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No Country for Old Men

Fresh Perspectives on Irish Literature

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Edited By Paddy Lyons and Alison O'Malley-Younger

Once a country of emigration and diaspora, in the 1990s Ireland began to attract immigration from other parts of the world: a new citizenry. By the first decade of the twenty-first century, the ratio between GDP and population placed Ireland among the wealthiest nations in the world. The Peace Agreements of the mid-1990s and the advent of power-sharing in Northern Ireland have enabled Ireland’s story to change still further. No longer locked into troubles from the past, the Celtic Tiger can now leap in new directions.
These shifts in culture have given Irish literature the opportunity to look afresh at its own past and, thereby, new perspectives have also opened for Irish Studies. The contributors to this volume explore these new openings; the essays examine writings from both now and the past in the new frames afforded by new times.

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Terry Phillips No Man’s Land: Irish Women Writers of the First World War 265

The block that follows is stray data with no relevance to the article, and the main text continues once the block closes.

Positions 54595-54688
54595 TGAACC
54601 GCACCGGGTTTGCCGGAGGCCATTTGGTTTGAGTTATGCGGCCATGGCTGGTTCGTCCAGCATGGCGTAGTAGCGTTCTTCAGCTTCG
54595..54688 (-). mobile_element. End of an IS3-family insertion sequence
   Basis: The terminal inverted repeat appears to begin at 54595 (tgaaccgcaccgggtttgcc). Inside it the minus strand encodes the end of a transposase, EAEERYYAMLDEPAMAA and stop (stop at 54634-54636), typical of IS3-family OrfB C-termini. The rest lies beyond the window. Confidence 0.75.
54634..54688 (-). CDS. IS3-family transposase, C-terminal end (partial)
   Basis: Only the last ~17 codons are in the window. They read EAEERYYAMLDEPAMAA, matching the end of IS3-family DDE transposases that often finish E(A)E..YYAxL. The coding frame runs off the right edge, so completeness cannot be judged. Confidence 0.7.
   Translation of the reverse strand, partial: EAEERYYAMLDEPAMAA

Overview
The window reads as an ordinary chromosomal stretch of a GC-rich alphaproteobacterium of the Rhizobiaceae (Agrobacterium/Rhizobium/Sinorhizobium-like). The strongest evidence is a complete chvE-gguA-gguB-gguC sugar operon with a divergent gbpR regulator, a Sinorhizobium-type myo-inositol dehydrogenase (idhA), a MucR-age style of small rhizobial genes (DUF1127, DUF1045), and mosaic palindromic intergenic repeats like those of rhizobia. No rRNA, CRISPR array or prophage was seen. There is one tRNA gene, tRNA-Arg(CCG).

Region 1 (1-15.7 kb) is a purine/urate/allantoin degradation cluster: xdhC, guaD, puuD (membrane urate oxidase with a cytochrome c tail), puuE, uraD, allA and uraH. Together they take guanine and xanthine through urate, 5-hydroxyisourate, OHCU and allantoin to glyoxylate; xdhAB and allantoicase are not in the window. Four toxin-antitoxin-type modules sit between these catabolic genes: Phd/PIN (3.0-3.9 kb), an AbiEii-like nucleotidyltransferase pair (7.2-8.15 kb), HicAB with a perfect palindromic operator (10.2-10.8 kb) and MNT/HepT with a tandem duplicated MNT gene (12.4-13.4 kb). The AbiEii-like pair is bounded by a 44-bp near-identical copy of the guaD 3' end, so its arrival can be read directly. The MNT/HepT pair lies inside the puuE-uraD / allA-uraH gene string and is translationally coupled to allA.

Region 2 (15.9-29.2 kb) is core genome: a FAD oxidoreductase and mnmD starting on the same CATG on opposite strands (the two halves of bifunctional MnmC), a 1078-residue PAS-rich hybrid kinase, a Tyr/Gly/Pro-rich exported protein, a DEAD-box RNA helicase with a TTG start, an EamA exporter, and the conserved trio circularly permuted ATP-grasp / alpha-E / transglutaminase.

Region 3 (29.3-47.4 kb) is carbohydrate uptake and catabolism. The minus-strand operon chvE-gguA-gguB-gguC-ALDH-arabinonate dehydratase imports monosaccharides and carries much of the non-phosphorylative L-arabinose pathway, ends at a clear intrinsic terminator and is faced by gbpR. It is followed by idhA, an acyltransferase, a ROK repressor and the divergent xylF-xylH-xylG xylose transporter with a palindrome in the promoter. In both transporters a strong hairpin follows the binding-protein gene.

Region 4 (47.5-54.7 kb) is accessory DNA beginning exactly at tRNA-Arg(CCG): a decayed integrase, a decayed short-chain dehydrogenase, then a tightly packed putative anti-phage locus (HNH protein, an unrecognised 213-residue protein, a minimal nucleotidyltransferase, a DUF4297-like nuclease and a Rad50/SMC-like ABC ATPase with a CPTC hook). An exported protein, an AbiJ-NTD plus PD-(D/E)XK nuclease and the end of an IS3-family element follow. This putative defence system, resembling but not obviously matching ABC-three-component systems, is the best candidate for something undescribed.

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No Man’s Land: Irish Women Writers of the First World War Terry Phillips Recent developments in Irish Studies consequent upon changing political circumstances – as well as a move towards ‘postnationalism’ (Graham, 2001: 81–102) – have allowed a breaking of the silence about Irish involve- ment in the Great War. The last decade has seen the publication of a number of historical studies and there is an emerging interest in aspects of the literary engagement with the War. One might cite as an example, Dermot Bolger’s recent play, Walking the Road which deals with the life of the soldier poet, Francis Ledwidge. Bolger, and critics such as Fran Brearton and Jim Haughey enter a space created by recent critical chal- lenges to the predominant and monolithic nationalist narrative (Bolger, 2007; Brearton, 2000; Haughey, 2002). Parallel with this new interest is the slightly earlier emergence in the early 1990s of British interest in women’s war writing, an attempt to move away from what Claire has described as a ‘men only construction of the Great War’. Such a move, an inevitable if delayed consequence of second-wave feminism, has enabled a range of critics such as Tylee, Suzanne Raitt and Trudi Tate to recover not only women’s poetry but a range of fictional writing, notably in the subgenre of ‘home front’ writing. To extend such critical analysis to Irish home front writing is to enter a more complex critical arena, not least because national identity was a shifting phenomenon in the period, allowing a...

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